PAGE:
Biltmore Farms historical exhibit displayed at Doubletree Hotel
The grand Biltmore Estate stands as an icon of days gone by. Visitors and Western North Carolina residents alike enjoy day trips to the Biltmore House and magnificent grounds. But many may not be aware of the historical significance of the other part of the Vanderbilt legacy — Biltmore Farms and Biltmore Dairy Farms.
George Vanderbilt envisioned the Biltmore property as a sustainable, agrarian-focused enterprise. He cared about forestry and agriculture and created Biltmore Dairy Farms as working operation on the estate.
The original herd included Jersey cows imported from the Isle of Jersey, which were known for producing high-quality milk. After Vanderbilt’s passing, the dairy operation continued and eventually came under the guidance of Vanderbilt’s eldest grandson, George H.V. Cecil.
Cecil, the eldest son of Vanderbilt’s daughter Cornelia, was educated in Europe and settled in the Asheville area after serving in World War II. Biltmore Dairy Farms prospered and the dairy processing plant stood on the site of the present day Doubletree Biltmore Hotel in Biltmore Village. The Biltmore Dairy Farms dairy bar, which is now occupied by T.G.I. Fridays, was a popular spot when it opened in 1957. Elaborate decorated ice cream cakes were sold for $3 – 4 for special occasions, and people in the area liked to visit the diary bar, just to enjoy some fresh ice cream.
But times move on, and so did the dairy business. The processing plant was closed and the Doubletree Hotel was constructed in its place. Biltmore Dairy Farms became Biltmore Farms, which was and is a major development firm for real estate, planned communities and hotel development in the Biltmore area.
The Doubletree Biltmore Hotel had always celebrated its heritage as part of the working Biltmore Farms operation. Photos of the dairy operation and the prized Jersey cows graced the halls of the hotel.
During a recent remodeling, hotel staff and Russell Shuler, of Brain Hooks, had the idea to make the photos into something more — a true narrative of the history of Biltmore Dairy Farms and the Biltmore legacy.
Lauren McDevitt, of the Doubletree, and Shuler approached Jack Cecil, who now heads the Biltmore Farms corporation, with the idea to make a cohesive exhibit and bring in more artifacts from the dairy farm era.
“What we had displayed before wasn’t cohesive,” said Doubletree general manager Robert Foster. “Yet, we are sitting in the middle of history.”
George Cecil’s wife, Nancy, was enthusiastic about the project.
McDevitt and Shuler worked closely with Nancy Cecil over a period of nine months to pull the exhibit together. The Cecils provided artifacts, both from the dairy and Vanderbilt family collection — and, of course, their memories of the times.
“My wife was the instigator for getting the project done,” George Cecil said. “All the credit goes to her.”
Easy-to-follow graphic panels, designed by Shuler, incorporate 200 vintage photographs and give a historical perspective to the items displayed.
The exhibit covers the acquisition of Vanderbilt’s Buck Springs hunting Lodge near Mt. Pisgah for the Blue Ridge Parkway, the establishment of The Cradle of Forestry and The Biltmore Forest School for forestry, the women of Pisgah and their role in the making of clothes from flax, Edith Vanderbilt’s donation of land to create Pisgah National Forest, and the evolution of the diary business.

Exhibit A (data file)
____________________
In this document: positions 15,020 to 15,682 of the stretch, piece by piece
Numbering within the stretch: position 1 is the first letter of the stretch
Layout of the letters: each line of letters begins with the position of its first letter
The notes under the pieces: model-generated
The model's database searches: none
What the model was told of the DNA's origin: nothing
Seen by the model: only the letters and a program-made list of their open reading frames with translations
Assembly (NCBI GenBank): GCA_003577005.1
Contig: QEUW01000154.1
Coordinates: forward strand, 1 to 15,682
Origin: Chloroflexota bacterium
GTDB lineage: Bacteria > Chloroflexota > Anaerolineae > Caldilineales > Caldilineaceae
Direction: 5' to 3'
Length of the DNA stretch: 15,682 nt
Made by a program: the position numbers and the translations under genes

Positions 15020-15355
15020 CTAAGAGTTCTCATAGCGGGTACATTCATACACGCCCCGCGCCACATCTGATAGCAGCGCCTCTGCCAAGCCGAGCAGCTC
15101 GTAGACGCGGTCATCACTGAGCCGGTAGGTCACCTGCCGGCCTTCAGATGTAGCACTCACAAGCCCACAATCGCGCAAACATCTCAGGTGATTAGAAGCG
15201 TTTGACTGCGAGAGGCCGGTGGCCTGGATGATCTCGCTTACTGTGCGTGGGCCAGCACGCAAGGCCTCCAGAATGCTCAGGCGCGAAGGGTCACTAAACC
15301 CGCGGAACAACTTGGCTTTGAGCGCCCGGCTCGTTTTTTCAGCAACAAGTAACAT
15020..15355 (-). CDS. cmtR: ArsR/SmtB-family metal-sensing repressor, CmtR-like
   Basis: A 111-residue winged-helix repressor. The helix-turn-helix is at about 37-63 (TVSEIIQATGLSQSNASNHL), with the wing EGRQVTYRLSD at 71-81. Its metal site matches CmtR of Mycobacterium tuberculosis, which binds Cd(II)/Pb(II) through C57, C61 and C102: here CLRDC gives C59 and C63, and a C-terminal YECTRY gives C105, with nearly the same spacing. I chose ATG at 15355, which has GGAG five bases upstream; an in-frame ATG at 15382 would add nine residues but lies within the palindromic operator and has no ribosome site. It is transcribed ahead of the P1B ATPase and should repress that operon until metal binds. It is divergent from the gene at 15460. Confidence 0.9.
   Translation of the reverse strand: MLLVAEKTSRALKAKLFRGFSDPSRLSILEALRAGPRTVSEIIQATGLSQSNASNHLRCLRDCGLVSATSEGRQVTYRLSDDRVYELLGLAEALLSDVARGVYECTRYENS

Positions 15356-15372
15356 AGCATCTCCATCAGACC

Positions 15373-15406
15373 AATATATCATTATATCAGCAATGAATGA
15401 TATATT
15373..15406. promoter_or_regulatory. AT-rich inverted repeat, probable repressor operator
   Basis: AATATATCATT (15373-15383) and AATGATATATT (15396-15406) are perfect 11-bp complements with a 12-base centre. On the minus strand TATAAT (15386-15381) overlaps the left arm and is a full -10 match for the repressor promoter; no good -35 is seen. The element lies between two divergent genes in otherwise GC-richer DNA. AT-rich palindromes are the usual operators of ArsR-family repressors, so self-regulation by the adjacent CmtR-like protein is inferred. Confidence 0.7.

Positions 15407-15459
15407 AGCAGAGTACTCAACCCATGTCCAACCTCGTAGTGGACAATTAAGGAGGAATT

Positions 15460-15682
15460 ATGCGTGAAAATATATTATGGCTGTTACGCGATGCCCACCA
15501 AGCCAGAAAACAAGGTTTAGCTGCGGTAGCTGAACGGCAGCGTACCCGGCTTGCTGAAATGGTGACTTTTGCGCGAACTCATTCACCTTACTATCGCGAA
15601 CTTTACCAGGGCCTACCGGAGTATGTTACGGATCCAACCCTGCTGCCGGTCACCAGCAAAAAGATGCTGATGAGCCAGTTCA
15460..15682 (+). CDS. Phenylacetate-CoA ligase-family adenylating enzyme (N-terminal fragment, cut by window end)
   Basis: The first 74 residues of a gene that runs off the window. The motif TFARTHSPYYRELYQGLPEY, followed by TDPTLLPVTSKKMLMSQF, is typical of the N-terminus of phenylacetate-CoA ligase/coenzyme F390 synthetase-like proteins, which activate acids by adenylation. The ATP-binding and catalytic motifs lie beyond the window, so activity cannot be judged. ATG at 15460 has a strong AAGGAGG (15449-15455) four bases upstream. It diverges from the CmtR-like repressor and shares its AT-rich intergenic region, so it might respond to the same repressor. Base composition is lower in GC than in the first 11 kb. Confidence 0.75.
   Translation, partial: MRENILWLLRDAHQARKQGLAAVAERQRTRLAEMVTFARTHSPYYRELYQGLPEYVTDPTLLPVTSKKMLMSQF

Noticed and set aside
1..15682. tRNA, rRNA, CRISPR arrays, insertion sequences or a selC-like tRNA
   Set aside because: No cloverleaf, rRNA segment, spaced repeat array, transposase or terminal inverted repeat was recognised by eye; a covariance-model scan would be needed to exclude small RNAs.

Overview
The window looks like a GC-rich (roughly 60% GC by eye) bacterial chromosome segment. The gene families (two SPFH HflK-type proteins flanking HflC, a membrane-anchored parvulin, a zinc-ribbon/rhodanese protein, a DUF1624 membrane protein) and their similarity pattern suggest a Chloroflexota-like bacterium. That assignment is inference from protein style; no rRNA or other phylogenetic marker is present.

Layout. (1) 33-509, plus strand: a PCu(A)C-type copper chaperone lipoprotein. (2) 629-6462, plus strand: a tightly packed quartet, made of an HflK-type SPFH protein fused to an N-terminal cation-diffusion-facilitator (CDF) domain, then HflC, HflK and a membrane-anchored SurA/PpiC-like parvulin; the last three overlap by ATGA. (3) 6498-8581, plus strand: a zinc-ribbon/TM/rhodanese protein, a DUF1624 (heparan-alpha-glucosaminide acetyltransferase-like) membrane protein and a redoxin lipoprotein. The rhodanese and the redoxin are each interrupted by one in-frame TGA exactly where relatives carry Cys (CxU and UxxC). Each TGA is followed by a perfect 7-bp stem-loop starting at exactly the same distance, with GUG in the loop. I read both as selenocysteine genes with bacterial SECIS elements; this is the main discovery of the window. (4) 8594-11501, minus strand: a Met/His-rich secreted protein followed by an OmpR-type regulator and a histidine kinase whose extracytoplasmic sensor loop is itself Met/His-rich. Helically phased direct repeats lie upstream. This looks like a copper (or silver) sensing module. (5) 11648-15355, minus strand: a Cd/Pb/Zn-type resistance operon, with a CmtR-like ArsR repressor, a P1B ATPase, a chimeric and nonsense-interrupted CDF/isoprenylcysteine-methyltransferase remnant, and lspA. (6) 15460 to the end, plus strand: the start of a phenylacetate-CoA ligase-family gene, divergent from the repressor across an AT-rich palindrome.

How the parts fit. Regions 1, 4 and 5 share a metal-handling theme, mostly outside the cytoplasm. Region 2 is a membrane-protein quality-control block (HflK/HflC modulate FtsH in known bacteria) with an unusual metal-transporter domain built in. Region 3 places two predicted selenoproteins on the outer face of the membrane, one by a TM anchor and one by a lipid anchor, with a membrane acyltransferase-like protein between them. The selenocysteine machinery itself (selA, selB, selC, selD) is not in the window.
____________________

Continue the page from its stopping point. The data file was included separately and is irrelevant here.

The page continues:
There is a life-sized model of one of Cecil’s prize-winning Jersey cows (several were named Bess) and many of the trophies, ribbons and awards won by the Biltmore Farms line of cows.
“It was a good cow line,” said George Cecil. “The record for our Jersey bull and cow as best bred, owned and exhibited at the National Jersey show will always stand.”
One of the Biltmore Dairy Farms horse-drawn trucks is displayed in pristine condition, the last one existing, according to Cecil.
“We brought the era back to life,” Shuler said. “A lot of the exhibit is based on notes from Nancy and George Cecil. They added narrative and sat down with us and pointed out people in the photographs.”
One of George Cecil’s favorite parts of the exhibit shows photos of the Vanderbilt Buck Springs Lodge, featuring an automobile excursion taken by George Vanderbilt.
The photos were given to the Cecils as a wedding present, and they didn’t know about the car incident until the photos were given to them.
Evidently Vanderbilt was against buying a car — “a new fangled device.”
“My grandmother (Edith Vanderbilt) was pushing him to buy one. George said he would buy one ‘If you can get the car up to Pisgah.’ But the car got stuck in the mud and George had to help push the car.”
The photo amused Shuler, too.
”Imagine George Vanderbilt pushing a car in the mud,” Shuler said.
Some of the striking artifacts in the exhibit are the ice cream molds that came from Nancy Cecil’s private collection. There are molds for Christmastime, holidays, birthdays and all manner of celebrations.
The exhibit is careful to show Biltmore Farms from a workingman’s perspective, with pictures of farm equipment and the evolution of the dairy. And, it adds some personal artifacts from the Vanderbilts and wonderful photos to help narrate the times.
“The exhibit is well-balanced,” Cecil said. “There are other hotels in the country that have a historical background, but the Doubletree is quite a unique place to stay.”
The exhibit is in the main lobby and the hallways leading to the meeting rooms at the hotel. The Doubletree by Hilton Asheville – Biltmore is at 115 Hendersonville Road, in Biltmore Village. For information, call the hotel at 274-1800.